PHP JWT & REST API Authentication Tutorial: Login and Signup

In this tutorial, we'll learn how to add JWT authentication to our REST API PHP application.

We'll see what JWT is and how it works. We'll also see how to get the authorization header in PHP.

We'll create REST API endpoints for allowing users to login and signup to access protected resources.

What is JWT

JWT stands for JSON Web Token and comprised of user encrypted information that can be used to authenticate users and exchange information between clients and servers.

When building REST API, instead of server sessions commonly used in PHP apps we tokens which are sent with HTTP headers from the server to clients where they are persisted (usually using local storage) then attached to every outgoing request originating from the client to the server. The server checks the token and allow or deny access to the request resource.

RESTful APIs are stateless. This means that requests from clients should contain all the necessary information required to process the request.

If you are building a REST API application using PHP, you are not going to use the $_SESSION variable to save data about the client's session.

This means, we can not access the state of a client (such as login state). In order to solve the issue, the client is responsible for perisiting the state locally and send it to the sever with each request.

Since these important information are now persisted in the client local storage we need to protect it from eyes dropping.

Enter JWTs. A JWT token is simply a JSON object that has information about the user. For example:

{
    "user": "bob",
    "email": "bob@email.com",
    "access_token": "at145451sd451sd4e5r4",
    "expire_at"; "11245454"
}

Since thos token can be tampered with to get access to protected resources. For example, a malicious user can change the previous token as follows to access admin only resources on the server:

{
    "user": "administrator",
    "email": "admin@email.com"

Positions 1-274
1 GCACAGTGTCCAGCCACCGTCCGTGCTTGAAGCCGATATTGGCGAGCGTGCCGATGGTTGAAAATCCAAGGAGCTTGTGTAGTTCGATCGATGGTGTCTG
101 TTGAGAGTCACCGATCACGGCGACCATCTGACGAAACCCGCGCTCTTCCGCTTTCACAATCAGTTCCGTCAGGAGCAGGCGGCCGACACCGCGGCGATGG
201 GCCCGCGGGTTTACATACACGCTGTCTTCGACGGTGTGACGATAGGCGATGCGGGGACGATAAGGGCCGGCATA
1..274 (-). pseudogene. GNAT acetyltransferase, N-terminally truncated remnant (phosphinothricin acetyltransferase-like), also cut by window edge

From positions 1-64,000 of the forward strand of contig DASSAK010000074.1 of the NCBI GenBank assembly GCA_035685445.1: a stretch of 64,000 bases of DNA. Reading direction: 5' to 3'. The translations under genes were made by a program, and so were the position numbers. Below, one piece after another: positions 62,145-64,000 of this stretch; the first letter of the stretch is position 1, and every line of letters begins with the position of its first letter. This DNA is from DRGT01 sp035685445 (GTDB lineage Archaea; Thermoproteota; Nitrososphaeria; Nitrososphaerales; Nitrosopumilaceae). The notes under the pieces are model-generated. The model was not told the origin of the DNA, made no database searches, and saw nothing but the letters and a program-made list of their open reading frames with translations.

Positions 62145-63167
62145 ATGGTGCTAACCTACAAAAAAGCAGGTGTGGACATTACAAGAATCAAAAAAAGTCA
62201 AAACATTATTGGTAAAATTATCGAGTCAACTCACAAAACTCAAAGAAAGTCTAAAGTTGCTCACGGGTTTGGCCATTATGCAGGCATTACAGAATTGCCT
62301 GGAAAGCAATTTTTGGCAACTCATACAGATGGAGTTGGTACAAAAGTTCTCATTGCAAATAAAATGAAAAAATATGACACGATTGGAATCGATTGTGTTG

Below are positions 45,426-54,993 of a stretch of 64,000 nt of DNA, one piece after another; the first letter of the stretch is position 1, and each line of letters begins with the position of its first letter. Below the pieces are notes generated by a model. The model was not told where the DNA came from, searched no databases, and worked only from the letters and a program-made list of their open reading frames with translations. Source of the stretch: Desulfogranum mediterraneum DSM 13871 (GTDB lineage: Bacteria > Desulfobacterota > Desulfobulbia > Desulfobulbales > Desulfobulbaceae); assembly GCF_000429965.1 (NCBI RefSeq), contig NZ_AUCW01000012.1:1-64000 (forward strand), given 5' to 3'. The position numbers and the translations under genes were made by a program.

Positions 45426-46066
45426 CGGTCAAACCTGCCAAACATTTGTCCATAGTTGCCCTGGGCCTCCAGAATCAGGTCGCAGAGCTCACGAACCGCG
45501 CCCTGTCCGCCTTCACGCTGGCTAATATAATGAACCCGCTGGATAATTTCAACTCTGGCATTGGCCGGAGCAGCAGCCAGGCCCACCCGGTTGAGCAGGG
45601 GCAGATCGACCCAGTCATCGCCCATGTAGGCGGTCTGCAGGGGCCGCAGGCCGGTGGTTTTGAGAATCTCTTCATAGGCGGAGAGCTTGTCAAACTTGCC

}

To prevent this situation, we JWTs need to be signed by the server. If the token is changed on the client side, the token's signature will no longer be valid and the server will deny access to the requested resource.

How JWT Works

JWT tokens are simply encrypted user's information like identifier, username, email and password.

When users are successfully logged in the server, the latter will produce and send a JWT token back to the client.

This JWT token will be persisted by the client using the browser's local storage or cookies and attached with every outgoing request so if the user requests access to certain protected resources, the token needs to be checked first by the server to allow or deny access.

What is PHP-JWT

php-jwt is a PHP library that allows you to encode and decode JSON Web Tokens (JWT) in PHP, conforming to RFC 7519.

Prerequisites

You must have the following prerequsites to be able to follow this tutorial from scratch:

  • You need PHP 7, Composer and MySQL database system installed on your development environment,
  • You need to have basic knowledge of PHP and SQL.

Creating the MySQL Database and Table(s)

If you have the prerequisites, let's get started by creating the MySQL database. We'll be using the MySQL client installed with the server. Open a terminal and run the following command to invoke the client:

$ mysql -u root -p

You need to enter your MySQL password when prompted.

Next, let's create a database using the following SQL instruction:

mysql> create database db;

Note: Here we assume you have a MySQL user called root. You need to change that to the name of an existing MySQL user.

You can also use phpMyAdmin or any MySQL client you are comfortable with to create the database and SQL tables.

Let's now select the db database and create a users table that will hold the users of our application:

mysql> use db;
mysql> CREATE  TABLE IF NOT EXISTS `Users` (
  `id` INT  AUTO_INCREMENT ,
  `first_name` VARCHAR(150) NOT NULL ,
  `last_name` VARCHAR(150) NOT NULL ,
  `email` VARCHAR(255),
  `password` VARCHAR(255),
  PRIMARY KEY (`id`) );

Creating the Project Directory Structure

Let's create a simple directory strucutre for our project. In your terminal, navigate to your working directory and create a folder for our project:

$ mkdir php-jwt-example
$ cd php-jwt-example
$ mkdir api && cd api
$ mkdir config

We first created the project's directory.

Next, we created an api folder. Inside it, we created a config folder.

Connecting to your MySQL Database in PHP

Navigate to the config folder and create a database.php file with the following code:

<?php
// used to get mysql database connection
class DatabaseService{

    private $db_host = "localhost";
    private $db_name = "mydb";
    private $db_user = "root";
    private $db_password = "";
    private $connection;